She was speaking on World Refugee Day, 20 June, during a World Council of Churches (WCC) webinar focused on statelessness and the recently adopted “Interfaith Affirmations on Belongingness.”
The affirmations, developed by the WCC in collaboration with religious scholars from various religious traditions and Religions for Peace, are an invitation to uphold and assert some basic principles that all faith communities can affirm in common when it comes to serving and protecting stateless people.
Ekaterina E. noted that her experience of statelessness is, in many ways, one of privilege because she doesn’t live in a war zone and she has shelter. “Reading the affirmations made me feel supported, uplifted, seen and recognised,” she said. “I commend the drafters for including stateless people in the drafting process.”
In an introductory video message, WCC acting general secretary Rev. Prof. Dr Ioan Sauca reflected that we live in multi-religious societies. “As living communities of faith, dialogue among religious communities is a dialogue of humanity,” he said. “Together we can build bridges so that our respective efforts for the human rights of stateless people intersect, and so we are able to co-create a world which is friendlier and more open for stateless people to be seen, heard, and especially live in peace, harmony and dignity.”
Hans Ucko, a former WCC Program Executive of the Office on Interreligious Relations and one of the co-drafters of the Affirmations, recalled his childhood, being born stateless. He shared about his father who was a secular Jew rendered stateless during the Nazi era. Even after acquiring Swedish nationality, having lived several years of statelessness, his father still continued feeling vulnerable, and he remained throughout his life pushed to the margins of society. “A feeling of insecurity accompanied his every move,” Ucko said. “Was he accepted, welcomed, or only tolerated?”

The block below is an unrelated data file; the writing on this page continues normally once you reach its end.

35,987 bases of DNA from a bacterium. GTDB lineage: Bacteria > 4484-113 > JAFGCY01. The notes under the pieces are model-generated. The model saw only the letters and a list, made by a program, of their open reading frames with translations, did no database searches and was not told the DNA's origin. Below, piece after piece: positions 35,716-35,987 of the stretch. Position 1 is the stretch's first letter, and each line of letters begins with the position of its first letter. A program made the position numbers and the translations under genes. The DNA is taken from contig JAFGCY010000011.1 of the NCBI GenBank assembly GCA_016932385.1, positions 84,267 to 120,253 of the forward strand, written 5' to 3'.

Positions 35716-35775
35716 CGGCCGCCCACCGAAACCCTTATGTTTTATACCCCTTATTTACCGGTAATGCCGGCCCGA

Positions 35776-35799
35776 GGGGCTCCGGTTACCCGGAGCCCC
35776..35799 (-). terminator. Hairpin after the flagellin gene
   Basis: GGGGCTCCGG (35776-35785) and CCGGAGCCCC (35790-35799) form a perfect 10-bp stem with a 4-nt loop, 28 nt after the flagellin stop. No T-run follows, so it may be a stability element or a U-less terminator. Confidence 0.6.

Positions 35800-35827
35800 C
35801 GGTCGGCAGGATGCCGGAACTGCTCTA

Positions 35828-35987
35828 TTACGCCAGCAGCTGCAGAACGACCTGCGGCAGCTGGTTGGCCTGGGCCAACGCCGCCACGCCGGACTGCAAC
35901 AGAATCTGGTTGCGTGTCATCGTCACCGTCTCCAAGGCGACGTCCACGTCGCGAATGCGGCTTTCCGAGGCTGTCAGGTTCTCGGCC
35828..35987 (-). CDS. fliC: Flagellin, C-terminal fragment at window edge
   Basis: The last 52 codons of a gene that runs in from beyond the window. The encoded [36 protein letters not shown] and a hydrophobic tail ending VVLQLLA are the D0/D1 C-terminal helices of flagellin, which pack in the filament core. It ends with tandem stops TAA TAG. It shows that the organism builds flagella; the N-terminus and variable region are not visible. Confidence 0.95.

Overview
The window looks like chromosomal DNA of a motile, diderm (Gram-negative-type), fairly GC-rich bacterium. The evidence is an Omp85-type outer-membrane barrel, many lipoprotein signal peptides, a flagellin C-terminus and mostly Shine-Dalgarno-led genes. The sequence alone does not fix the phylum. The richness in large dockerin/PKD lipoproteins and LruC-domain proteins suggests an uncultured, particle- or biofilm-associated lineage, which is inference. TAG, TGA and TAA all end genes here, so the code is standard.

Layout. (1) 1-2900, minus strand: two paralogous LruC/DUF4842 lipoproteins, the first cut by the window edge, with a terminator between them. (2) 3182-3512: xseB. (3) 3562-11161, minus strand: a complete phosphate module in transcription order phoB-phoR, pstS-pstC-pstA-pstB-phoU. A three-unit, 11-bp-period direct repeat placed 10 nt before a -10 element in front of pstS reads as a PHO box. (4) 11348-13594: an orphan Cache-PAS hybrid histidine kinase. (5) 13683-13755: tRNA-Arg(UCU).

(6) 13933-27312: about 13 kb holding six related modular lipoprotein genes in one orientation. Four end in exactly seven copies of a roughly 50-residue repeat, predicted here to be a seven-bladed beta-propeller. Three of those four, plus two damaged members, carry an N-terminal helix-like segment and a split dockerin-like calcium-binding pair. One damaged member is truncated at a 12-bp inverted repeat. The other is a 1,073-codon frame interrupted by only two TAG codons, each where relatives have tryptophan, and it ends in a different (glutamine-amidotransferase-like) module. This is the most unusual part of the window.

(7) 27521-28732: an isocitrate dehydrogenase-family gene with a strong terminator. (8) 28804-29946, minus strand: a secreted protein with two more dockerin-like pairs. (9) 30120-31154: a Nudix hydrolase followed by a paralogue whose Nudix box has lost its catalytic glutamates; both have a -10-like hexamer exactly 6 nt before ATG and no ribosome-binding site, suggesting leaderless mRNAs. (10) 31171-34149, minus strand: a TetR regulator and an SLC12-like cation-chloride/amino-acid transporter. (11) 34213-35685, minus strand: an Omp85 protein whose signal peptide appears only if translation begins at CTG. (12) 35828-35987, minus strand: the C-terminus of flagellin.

The teaching of “chosen-ness” needs to be challenged, Ucko added, reminding participants of the Lund principle, according to which “what we can do together, we shall not do separately.”
Gillian Triggs, assistant high commissioner for Protection with the UN Refugee Agency, noted that the Affirmations are hugely significant for our shared efforts to end statelessness. “Untold millions of people do not yet have a nationality and suffer daily the indignities and human rights violations as a result,” she said, noting that the Affirmations are “an inspiring statement of principles acknowledging these rights and the need to end statelessness. Also inspiring is the spirit of cooperation by leaders of diverse faith that brought these Affirmations into being.”
She noted that religious leaders can encourage communities to set aside discriminatory views and practises, and they can emphasize in their teachings that there are no strangers, as the Affirmations proclaim.
Prof. Anant Rambachan, another co-drafter of the Affirmations, noted that “our religions cannot be exempted from responsibility. In many cases, past and present, discriminations are legitimised and sanctioned by appeals to religious authority. Religions become complicit in definitions of national identity, which privileges some groups and marginalises others, contributing to the cause that justifies statelessness.”